Written by Joanna Hughes

While the entertainment industry may claim the spotlight when it comes to sexual harassment and assault in the workplace and the #MeToo movement, other industries are far from immune. One sector which may not elicit as much media attention?  Healthcare. And yet, according to research by the Center for American Progress, the health care and social assistance sector accounts for a staggering 11.48 percent of all sexual harassment claims across all industries. Here’s a closer look at the issue, along with what all members of the healthcare profession need to know.

#MeToo and Medicine

More than two decades ago, a study published in JAMA concluded that 52 percent of academic medical faculty women in the US reported harassment compared to just five percent of men. Its conclusion? “Recognizing sexual harassment is important because perceptions that such experiences are rare may, ironically, increase stigmatization and discourage reporting. Efforts to mitigate the effect of unconscious bias in the workplace and eliminate more overtly inappropriate behaviors are needed.”

Unfortunately, not only is harassment of women in medicine -- both practitioners and patients alike -- an ongoing problem, but it’s a systemic one. 

A Complicit Culture

Medicine is viewed as a traditionally male field -- even though women now account for the majority of entering medical school students. But just because women are more present doesn’t mean the problem has gone away. In fact, according to numerous accounts now rising to light with the #MeToo movement, harassment of women in medicine -- both practitioners and patients alike -- is pervasive.

Insiders attribute this to the fact that while the numbers may have changed, the culture has not. Trauma clinical nurse specialist Teresa Goodell told NBC News, “Part of it has to do with the culture of hospitals and the whole culture of healthcare in general, which is very hierarchical.” According to Goodell, this has led to the normalization of bad behavior. “You just accepted it as that’s just the culture,” she said. “We thought that was just the way that it was.”

And while nurses may be a common target for higher-ups, medical trainees also find themselves in the crosshairs. Making matters worse? The fact that fear of speaking up could cost them their careers prevents them from speaking up. According to colorectal surgeon Christina Jenkins, who as a resident was subject to sexual harassment by an attending physician in the middle of a surgery, “Everyone kind of knew and joked about it. Nobody really wanted to say anything, because nobody wanted to rock the boat. We were stressed enough,” she says.

Women in medicine who recently shared their stories about sexual harassment and abuse with White Coat, meanwhile, were willing to do so only with anonymity in order to safeguard their careers.  

Care Takes a Hit, Too

Sexual harassment and assault has profound detrimental impacts on victims. But the fallout isn’t limited to workers in the profession; patient care is often collateral damage when providers are immersed in this culture of harassment.

Contends communications consultant and attorney Heather Hansen, “A harassed woman isn’t allowed to speak, and she doesn’t want to be recognized. She wants to disappear. When she does, so do her eyes which see the wrong drug being prescribed, her ears which hear that the wrong side is about to be operated upon, and her hands which provide the gentle touch a patient craves. Every single one of us is a patient at some point in life. We are all in danger when our female providers aren’t at their best.”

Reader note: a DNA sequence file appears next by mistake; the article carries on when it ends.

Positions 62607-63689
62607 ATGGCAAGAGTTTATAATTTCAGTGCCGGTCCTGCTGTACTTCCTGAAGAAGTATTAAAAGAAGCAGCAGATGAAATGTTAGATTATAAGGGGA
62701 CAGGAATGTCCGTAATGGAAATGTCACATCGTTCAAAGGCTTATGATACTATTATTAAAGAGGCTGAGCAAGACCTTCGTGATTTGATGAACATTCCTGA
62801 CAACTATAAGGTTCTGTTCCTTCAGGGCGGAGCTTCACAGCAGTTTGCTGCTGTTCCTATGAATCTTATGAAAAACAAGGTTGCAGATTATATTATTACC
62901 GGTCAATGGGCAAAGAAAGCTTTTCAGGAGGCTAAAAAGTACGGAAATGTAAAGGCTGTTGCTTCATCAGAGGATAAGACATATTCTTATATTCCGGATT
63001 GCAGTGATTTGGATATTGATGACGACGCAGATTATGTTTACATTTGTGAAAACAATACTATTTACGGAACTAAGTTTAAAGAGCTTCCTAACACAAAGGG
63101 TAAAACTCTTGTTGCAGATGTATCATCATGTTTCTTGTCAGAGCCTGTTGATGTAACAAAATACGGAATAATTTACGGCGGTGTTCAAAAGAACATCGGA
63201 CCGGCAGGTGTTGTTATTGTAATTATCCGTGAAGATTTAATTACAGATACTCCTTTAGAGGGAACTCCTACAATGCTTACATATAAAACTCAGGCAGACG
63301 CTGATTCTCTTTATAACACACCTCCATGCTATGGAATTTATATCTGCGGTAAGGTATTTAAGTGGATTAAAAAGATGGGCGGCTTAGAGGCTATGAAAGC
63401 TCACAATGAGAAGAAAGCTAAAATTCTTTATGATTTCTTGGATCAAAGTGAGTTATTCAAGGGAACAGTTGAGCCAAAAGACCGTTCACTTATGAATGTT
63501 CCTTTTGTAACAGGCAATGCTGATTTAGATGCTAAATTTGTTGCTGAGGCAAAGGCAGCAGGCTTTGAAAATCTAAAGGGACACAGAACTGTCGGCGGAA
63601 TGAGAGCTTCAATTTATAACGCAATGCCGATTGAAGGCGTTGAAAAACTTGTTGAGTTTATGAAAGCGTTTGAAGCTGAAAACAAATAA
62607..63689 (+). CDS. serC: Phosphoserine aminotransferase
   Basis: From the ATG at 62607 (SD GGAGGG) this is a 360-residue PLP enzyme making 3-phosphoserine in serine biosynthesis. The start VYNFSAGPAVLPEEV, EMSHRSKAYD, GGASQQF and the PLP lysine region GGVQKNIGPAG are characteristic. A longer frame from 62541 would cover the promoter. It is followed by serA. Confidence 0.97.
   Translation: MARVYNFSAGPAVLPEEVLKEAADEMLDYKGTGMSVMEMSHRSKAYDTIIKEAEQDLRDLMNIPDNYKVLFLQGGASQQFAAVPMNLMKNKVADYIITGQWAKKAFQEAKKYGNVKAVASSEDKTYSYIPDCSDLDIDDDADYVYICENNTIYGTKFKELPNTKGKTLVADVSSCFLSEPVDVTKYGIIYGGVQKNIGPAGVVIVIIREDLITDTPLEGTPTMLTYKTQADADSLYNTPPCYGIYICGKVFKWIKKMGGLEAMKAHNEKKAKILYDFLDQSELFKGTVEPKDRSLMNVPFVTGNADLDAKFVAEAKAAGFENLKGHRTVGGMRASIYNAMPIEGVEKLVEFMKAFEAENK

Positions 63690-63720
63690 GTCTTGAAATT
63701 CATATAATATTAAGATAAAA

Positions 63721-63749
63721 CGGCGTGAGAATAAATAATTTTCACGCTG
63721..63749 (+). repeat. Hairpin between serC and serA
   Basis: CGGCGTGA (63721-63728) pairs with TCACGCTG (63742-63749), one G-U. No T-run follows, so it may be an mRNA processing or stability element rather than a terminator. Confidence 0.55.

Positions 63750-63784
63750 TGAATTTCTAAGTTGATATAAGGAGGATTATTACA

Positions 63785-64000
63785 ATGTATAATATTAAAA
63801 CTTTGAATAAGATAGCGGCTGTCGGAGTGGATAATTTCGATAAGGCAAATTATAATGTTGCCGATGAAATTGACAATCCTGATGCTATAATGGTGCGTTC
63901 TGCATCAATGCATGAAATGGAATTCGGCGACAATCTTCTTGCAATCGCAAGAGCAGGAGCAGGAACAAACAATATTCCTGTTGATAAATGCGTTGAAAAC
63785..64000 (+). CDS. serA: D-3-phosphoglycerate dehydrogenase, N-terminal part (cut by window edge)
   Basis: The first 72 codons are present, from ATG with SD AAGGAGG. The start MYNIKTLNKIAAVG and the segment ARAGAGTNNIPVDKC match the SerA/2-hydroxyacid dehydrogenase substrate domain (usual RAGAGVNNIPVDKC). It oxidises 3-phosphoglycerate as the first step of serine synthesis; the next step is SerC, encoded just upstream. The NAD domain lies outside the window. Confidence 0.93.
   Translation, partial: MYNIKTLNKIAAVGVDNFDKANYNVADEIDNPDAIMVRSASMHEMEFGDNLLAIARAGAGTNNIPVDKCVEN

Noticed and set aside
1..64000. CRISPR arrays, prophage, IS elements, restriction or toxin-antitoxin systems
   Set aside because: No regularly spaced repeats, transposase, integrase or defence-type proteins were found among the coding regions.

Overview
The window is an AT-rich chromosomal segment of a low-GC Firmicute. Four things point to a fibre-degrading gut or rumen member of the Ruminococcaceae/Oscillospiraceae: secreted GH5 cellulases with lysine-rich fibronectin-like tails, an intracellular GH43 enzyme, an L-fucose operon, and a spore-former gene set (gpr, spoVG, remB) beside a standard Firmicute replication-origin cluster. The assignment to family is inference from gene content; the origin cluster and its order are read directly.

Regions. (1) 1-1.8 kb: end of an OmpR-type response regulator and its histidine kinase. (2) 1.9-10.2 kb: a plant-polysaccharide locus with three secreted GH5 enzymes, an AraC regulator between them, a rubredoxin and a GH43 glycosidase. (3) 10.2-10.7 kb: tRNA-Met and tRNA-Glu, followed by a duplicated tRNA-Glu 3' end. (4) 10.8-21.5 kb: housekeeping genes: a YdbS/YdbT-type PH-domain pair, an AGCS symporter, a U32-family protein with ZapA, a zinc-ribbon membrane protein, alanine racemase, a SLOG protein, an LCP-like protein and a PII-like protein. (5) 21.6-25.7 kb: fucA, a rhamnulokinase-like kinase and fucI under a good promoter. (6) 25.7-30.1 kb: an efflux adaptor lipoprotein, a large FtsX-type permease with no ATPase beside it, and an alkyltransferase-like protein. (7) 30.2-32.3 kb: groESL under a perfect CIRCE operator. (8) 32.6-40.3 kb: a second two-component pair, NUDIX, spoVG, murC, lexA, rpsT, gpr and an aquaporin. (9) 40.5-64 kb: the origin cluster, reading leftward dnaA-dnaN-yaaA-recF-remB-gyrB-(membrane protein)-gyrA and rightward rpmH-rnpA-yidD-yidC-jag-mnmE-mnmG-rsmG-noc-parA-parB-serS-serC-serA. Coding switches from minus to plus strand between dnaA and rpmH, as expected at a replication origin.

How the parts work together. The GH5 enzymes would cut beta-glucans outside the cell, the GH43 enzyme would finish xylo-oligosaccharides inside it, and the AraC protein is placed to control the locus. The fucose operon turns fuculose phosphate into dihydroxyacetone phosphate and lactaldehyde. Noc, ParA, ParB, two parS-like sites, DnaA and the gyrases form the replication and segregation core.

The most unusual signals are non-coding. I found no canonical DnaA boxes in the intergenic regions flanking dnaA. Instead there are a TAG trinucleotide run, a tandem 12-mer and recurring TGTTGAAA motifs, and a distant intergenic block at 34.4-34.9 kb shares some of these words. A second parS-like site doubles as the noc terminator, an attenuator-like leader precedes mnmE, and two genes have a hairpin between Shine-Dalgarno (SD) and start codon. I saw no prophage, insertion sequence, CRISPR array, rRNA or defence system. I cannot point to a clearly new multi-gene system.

Changing the Culture

The good news? While it may have been a long time coming, the #MeToo movement is raising awareness about sexual harassment and assault in medicine, according to AAMC News. Diana Lautenberger, MAT, director, Women in Medicine and Science at the American Association of Medical Colleges (AAMC) says, “It’s important for organizations to realize that just because they don’t have complaints about egregious behavior, that doesn’t mean that [people] aren’t having these experiences.”

And this means changing the culture -- starting with addressing gender discrimination. “If gender discrimination is allowed, sexual harassment is more likely because there’s a continuum of this kind of behavior. Gender discrimination has to be stopped in its tracks within an organization’s culture [before it escalates to harassment],” Lautenberger continues.

Echoes Carol Bates, MD, who chairs the steering committee of the AAMC’s Group on Women in Medicine and Science (GWIMS), “We need a goal of zero tolerance of sexual harassment in academic medicine….“We really need to change the culture so that people report sexual harassment not just when they experience it themselves but also [when they’re] bystanders.”

Even better news? Medical schools are listening, and responding with new education programs aimed at helping all parties recognize sexual misconduct as well as reporting requirements.

But you don’t have to rely on your medical school to fix the problem. Whether as a voice or as someone willing to hear that voice, you can also make a difference. Insists Lissa Rankin, MD, “Sometimes all it takes is one woman—or one man—who has done enough healing work to move beyond the freeze response, someone who uses her scalpel to slice a hole in her trauma bubble and admits, ‘This happened to me.’ Then the rest of us can sigh in relief as we cry, ‘#MeToo,’ which also heals the original truth-teller, showing her she is not alone.”

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Joanna worked in higher education administration for many years at a leading research institution before becoming a full-time freelance writer. She lives in the beautiful White Mountains region of New Hampshire with her family.
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